CEBU, October 5, 2005
 (STAR) INSIDE CEBU By Bobit S. Avila - The big international news is that Bali, Indonesia’s famous paradise resort was once again struck by terrorists’ bombs, something people thought would not happen again since the first bombing three years ago. Meanwhile, back here at home, we’re still into the same, self-destructive political bickering, which more or less has the same effect on our fragile economy and foreign investors like the bombs that struck Bali.

This latest controversy involving President Arroyo’s Executive Order no. 464, which prohibits military officers from attending Senate investigations without the permission of the President who is the Commander-in-chief, has once more split this nation into those who believe that Mrs. Arroyo is right and those who think that she’s wrong. Undoubtedly, Senate investigations are really nothing but political circus, which is in aid of election. The President dubbed it herself as "in aid of destabilization". Let me add my 10 devalued centavos worth: I call it "in aid of entertainment" because after all those Senate investigations by 24 mini-dictators, I haven’t heard a law enacted from it.

I do agree with the E.O. that as far as military officers are concerned, the Senate should grill the commander-in-chief, not those who follow orders down the line. But I believe that government bureaucrats under the Executive Branch should be allowed to appear before the Senate, circus or no circus. But again, arguments can be made for or against this directive, hence, it should be up to the Supreme Court to enter the fray and give us its opinion as to who is right and who is wrong.

Then came the bombshell from Sen. Miriam Defensor-Santiago that Tita Cory and Senate President Franklin Drilon plotted to have the President assassinated…a story purportedly coming from a relative of Drilon. Come now Maid Miriam… when will this circus come to an end? We’re really sick and tired, not to mention nauseated, by all this yarns coming from the Senate. They should all be making movies instead of investigating fantasies!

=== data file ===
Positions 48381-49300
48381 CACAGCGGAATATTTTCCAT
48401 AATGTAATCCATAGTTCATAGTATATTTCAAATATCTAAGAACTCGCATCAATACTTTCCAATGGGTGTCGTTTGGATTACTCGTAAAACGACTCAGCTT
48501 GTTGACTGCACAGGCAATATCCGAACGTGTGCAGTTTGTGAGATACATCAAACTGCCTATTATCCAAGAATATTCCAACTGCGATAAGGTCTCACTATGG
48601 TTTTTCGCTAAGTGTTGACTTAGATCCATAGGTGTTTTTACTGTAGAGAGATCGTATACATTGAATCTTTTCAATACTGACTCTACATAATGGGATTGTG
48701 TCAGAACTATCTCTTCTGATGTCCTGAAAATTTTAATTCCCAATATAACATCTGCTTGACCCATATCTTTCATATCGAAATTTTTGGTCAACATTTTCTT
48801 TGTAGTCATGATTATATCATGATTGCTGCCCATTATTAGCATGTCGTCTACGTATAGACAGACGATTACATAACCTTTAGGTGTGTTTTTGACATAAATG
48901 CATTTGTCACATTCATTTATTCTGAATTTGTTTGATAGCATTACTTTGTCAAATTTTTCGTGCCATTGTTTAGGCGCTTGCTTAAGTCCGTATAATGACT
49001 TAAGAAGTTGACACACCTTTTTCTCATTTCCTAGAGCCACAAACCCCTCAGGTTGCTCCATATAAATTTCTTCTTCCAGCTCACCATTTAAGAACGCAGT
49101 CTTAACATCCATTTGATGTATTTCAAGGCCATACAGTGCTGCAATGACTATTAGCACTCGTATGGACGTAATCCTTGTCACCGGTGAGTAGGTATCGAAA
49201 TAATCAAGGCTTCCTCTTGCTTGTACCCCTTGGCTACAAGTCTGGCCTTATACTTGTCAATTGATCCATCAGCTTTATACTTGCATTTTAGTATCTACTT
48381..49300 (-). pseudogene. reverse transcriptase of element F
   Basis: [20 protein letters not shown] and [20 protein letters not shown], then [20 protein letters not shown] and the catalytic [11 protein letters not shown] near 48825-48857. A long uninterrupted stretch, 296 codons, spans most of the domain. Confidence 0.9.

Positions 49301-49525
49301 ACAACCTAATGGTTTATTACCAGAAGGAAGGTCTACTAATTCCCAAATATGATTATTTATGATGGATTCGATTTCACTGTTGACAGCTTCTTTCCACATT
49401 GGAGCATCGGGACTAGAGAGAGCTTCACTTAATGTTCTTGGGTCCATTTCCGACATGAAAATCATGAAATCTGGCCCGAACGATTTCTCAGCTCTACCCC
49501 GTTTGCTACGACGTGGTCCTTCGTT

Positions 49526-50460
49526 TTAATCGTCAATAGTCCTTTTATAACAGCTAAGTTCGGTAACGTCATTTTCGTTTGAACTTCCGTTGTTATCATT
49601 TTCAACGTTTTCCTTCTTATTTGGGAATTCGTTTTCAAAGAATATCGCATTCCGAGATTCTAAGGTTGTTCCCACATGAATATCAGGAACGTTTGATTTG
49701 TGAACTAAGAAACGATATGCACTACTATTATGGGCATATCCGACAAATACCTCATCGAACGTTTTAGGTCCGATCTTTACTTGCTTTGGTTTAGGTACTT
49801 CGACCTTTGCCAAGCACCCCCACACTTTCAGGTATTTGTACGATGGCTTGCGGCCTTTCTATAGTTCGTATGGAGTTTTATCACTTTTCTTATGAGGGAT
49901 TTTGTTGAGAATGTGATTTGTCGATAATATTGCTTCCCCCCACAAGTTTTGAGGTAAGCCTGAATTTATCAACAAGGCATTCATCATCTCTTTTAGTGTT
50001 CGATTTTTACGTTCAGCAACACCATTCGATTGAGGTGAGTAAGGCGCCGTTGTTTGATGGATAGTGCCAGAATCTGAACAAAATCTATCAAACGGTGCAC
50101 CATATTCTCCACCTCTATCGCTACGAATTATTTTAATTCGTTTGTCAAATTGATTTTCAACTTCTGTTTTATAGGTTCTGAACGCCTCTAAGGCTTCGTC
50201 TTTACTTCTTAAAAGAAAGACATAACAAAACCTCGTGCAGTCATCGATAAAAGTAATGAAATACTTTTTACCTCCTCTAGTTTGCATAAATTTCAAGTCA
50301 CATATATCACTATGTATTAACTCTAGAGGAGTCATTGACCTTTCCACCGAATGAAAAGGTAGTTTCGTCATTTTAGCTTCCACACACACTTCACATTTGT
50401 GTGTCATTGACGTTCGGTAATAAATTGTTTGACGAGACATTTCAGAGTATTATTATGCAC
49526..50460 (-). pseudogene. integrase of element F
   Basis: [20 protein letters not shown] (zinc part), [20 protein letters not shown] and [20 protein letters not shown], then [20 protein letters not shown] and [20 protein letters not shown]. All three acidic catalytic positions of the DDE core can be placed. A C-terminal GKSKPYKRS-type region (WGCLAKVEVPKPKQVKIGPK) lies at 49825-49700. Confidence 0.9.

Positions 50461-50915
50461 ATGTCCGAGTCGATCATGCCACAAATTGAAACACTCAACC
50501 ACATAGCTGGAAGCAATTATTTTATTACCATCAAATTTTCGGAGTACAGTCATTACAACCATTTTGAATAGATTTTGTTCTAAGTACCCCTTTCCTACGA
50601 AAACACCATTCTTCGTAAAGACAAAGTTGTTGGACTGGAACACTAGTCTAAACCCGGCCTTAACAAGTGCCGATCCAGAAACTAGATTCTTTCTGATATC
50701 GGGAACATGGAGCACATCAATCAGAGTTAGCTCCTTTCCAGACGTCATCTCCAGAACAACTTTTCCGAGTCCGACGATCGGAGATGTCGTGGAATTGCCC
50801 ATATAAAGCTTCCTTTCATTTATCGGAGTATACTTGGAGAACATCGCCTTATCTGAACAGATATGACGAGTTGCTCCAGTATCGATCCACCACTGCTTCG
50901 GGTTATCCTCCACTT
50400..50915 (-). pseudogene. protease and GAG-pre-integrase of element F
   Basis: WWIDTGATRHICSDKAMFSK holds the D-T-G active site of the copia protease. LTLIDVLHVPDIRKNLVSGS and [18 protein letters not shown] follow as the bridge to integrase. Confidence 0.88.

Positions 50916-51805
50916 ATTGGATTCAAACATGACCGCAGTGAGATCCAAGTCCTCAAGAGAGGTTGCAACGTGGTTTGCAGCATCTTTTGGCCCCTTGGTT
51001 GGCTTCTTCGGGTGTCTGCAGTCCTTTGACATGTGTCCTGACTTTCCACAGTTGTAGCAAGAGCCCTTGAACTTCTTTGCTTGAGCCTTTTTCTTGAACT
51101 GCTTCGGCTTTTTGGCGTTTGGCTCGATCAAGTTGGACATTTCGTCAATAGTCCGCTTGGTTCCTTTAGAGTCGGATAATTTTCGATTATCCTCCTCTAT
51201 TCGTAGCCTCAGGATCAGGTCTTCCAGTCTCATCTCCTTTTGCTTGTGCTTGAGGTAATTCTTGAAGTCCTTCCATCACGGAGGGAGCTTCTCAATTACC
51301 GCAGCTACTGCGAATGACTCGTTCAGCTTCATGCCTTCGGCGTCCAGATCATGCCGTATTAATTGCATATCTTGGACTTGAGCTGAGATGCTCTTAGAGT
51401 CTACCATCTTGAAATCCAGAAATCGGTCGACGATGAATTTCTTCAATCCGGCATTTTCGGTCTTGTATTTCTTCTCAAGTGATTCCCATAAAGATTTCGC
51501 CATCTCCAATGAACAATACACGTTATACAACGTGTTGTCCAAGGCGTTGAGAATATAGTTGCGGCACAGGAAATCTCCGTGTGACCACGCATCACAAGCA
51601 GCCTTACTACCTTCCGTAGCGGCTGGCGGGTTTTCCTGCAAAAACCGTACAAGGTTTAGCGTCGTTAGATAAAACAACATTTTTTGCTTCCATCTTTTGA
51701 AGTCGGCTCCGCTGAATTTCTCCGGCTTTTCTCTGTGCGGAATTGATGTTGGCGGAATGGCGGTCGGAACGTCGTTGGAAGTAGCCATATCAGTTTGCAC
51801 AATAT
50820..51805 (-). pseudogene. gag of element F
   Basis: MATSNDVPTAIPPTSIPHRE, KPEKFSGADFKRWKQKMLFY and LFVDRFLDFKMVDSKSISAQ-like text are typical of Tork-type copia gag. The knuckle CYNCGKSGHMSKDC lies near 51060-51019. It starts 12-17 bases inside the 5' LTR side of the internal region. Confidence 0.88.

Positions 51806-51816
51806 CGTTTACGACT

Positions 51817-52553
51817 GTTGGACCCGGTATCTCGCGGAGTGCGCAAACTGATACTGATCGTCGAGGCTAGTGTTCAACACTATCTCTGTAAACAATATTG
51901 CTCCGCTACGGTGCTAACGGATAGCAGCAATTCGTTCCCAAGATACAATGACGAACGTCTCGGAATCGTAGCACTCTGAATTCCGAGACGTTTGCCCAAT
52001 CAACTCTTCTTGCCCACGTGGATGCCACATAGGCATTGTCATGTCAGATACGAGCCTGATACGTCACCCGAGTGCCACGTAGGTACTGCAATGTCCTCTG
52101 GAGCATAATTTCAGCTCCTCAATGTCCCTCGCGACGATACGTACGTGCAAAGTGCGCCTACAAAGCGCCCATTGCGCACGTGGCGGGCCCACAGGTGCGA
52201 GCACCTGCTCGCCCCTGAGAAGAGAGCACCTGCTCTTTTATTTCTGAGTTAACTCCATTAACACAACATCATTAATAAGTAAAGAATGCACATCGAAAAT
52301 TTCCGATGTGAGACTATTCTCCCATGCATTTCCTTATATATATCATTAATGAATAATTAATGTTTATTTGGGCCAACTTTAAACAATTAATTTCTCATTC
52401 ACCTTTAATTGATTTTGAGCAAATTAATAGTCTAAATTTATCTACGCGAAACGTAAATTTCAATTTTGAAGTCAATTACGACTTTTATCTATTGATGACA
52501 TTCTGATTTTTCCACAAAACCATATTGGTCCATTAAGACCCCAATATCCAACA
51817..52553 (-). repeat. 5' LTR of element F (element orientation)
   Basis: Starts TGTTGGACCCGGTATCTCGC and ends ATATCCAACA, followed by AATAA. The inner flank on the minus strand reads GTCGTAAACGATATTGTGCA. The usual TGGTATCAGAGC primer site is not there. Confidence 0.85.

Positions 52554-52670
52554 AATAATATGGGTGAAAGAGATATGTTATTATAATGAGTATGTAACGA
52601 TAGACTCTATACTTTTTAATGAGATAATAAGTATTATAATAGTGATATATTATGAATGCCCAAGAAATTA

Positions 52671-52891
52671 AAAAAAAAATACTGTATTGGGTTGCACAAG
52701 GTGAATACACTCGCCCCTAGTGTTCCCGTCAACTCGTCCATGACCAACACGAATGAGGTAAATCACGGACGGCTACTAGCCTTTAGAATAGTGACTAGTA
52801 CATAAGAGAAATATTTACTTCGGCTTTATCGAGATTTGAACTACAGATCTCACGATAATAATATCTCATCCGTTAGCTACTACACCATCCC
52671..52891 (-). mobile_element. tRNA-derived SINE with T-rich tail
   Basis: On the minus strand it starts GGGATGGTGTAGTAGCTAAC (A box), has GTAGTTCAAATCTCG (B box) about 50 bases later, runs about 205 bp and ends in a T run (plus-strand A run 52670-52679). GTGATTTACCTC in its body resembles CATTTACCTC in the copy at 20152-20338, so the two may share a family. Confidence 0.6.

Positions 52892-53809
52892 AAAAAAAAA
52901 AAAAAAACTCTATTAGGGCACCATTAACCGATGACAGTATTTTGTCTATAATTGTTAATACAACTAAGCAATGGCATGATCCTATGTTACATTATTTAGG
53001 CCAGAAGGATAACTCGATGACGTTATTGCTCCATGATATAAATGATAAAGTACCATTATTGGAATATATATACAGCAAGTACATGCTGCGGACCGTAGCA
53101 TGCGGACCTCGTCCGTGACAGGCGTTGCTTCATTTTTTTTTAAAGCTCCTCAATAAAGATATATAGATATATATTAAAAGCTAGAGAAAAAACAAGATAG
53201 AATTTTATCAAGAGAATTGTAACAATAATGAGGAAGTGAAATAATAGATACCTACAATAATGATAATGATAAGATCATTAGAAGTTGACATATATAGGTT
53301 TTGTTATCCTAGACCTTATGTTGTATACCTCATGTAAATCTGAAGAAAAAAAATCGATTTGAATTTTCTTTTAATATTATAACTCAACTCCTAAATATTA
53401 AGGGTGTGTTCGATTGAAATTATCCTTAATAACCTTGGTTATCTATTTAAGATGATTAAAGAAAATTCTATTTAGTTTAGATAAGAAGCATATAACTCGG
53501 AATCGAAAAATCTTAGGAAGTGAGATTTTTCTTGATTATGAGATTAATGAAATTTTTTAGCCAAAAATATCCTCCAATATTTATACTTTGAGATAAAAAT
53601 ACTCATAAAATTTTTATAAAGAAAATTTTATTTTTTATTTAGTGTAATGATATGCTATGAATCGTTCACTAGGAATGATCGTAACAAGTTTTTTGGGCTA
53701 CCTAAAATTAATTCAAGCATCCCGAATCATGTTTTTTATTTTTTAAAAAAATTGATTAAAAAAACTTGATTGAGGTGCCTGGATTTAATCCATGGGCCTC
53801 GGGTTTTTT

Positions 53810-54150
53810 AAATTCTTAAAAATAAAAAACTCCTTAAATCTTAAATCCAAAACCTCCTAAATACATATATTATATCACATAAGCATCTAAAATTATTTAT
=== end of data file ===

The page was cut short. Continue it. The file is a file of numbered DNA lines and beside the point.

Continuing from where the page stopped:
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Talking about "That’s Entertainment" coming from the hallowed or should I say, the Hollywood halls of the Senate, let me point out that in Hollywood, the capital of the world’s entertainment industry, entertainment is depicted with two faces… one that is laughing, the other sad or crying. As far as the Senate is concerned, they give the Pinoy the sad part of entertainment. Perhaps it is time for us to talk about something light, something that gives us a happy face! Did you get a copy of Newsweek’s Special Double Issue, which bannered, "The Future of Entertainment?" If you want to know where high-technology is leading this world, you ought to read that story.

Remember the days when the Philippine Long Distance and Telephone Company (PLDT) was a monopoly and you just couldn’t get a phone when you wanted one, and calls to the United States were so prohibitive? Well, some years ago, when Globe Telecom came into the picture, they became trendsetters by dropping US call rates to $ 0.40 cents per minute. Back then this was heralded as great news to us subscribers, which forced PLDT and the other players to follow suit. Indeed the benefit of stiff competition is best exemplified in the telecommunications industry.